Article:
The 1990s saw many U.S.
producers adopting various forms of reduced tillage, especially no-till, mulch tillage,
and ridge-till. Regulatory requirements and input suppliers have driven this migration. A
powerful secondary inducement has been labor reduction. Farmers pursuing sustainability in
their operations have also shown interest in reduced tillage, but their priorities may be
somewhat different than those of their conventional neighbors. They have a
greater interest in environmental aspects of farming, and they place a priority on cost
reduction. While no-till can eliminate labor costs associated with cultivation, it
substitutes purchased inputs (herbicide) for that labor. Ridge tillage, properly oriented
to slopes, achieves essentially the same erosion control as no-till, but, unlike no-till,
ridge tillage requires row cultivation. Nevertheless, ridge tillage consistently ranks at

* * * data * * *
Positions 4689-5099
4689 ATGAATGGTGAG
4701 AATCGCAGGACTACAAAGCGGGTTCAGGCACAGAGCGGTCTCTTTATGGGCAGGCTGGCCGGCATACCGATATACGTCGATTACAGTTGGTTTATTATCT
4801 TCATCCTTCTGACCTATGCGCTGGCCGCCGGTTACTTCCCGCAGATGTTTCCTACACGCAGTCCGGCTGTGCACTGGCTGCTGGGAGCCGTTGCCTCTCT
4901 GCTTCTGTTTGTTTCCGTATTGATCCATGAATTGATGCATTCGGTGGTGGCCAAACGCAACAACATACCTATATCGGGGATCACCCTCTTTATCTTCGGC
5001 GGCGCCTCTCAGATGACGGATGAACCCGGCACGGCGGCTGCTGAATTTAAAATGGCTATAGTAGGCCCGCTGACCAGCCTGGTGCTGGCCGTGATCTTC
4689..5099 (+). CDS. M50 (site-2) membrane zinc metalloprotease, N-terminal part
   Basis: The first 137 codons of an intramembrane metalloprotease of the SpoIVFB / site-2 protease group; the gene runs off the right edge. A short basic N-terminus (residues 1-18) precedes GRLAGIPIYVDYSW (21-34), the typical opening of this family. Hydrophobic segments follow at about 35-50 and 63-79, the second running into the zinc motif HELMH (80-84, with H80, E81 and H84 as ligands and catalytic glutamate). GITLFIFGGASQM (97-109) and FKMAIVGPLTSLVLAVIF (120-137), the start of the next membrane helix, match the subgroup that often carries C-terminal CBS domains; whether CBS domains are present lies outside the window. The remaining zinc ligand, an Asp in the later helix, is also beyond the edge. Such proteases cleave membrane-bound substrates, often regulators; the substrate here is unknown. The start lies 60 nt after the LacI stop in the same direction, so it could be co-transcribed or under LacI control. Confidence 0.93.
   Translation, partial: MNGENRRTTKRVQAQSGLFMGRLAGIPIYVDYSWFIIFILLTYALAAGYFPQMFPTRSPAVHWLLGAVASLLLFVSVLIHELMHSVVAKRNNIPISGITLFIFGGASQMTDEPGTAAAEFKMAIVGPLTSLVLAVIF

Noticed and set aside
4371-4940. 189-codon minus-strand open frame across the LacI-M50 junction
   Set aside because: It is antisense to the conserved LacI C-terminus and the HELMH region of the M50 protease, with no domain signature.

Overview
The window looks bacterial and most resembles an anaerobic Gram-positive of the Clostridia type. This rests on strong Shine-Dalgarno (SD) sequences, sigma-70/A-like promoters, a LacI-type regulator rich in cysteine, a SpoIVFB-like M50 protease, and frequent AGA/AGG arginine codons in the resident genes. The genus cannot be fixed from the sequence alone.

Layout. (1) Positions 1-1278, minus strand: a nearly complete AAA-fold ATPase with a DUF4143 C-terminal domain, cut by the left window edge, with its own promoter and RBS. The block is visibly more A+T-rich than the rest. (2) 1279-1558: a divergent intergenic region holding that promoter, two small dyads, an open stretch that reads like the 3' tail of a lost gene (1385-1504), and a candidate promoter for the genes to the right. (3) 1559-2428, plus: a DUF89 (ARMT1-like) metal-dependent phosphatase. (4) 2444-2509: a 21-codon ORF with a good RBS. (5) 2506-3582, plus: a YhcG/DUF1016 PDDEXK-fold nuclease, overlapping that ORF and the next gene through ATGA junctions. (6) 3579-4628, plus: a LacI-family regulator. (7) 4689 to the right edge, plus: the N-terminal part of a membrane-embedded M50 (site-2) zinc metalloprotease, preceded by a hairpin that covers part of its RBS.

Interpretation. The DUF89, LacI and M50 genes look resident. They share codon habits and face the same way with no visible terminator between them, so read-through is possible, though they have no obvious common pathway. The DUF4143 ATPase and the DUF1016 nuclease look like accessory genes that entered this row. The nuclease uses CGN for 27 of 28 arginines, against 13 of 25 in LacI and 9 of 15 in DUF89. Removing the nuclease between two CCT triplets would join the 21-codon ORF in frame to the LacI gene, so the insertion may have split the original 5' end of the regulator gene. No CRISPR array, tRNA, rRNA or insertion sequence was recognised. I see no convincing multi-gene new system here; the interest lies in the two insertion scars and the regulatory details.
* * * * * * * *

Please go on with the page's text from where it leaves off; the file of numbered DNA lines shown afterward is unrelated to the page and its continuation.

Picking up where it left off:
or near the top of all tillage systems in Successful Farming Magazines annual MAX
survey of profitability and conservation.
Trials conducted on-farm in this project confirm these findings. Whereas the MAX evaluates
farmers using their favored tillage form, these trials required each cooperator to execute
multiple kinds of tillage. Keeping in mind that, inevitably, people are most accomplished
at what they most enjoy, these data still carry a message.
Table 1 also shows that tillage comparisons did not always accurately represent one system
or the other. For example, both no-till and ridge-till received two broadcast herbicides
in one trial. Other treatment effects (e.g., no starter fertilizer used in no-till) were
confounded in order to accurately represent the typical local practice for a system.
The figure above shows results of tillage comparisons carried out under this project and
some years prior. In every comparison of ridge-till and no-till, ridge tillage was
economically superior. Although the yield advantage sometimes went to no-till, additional
expenses were not paid for by the yield increase. When conditions favored weeds, ridge
tillage presented a greater number of remedial options and less costly ones.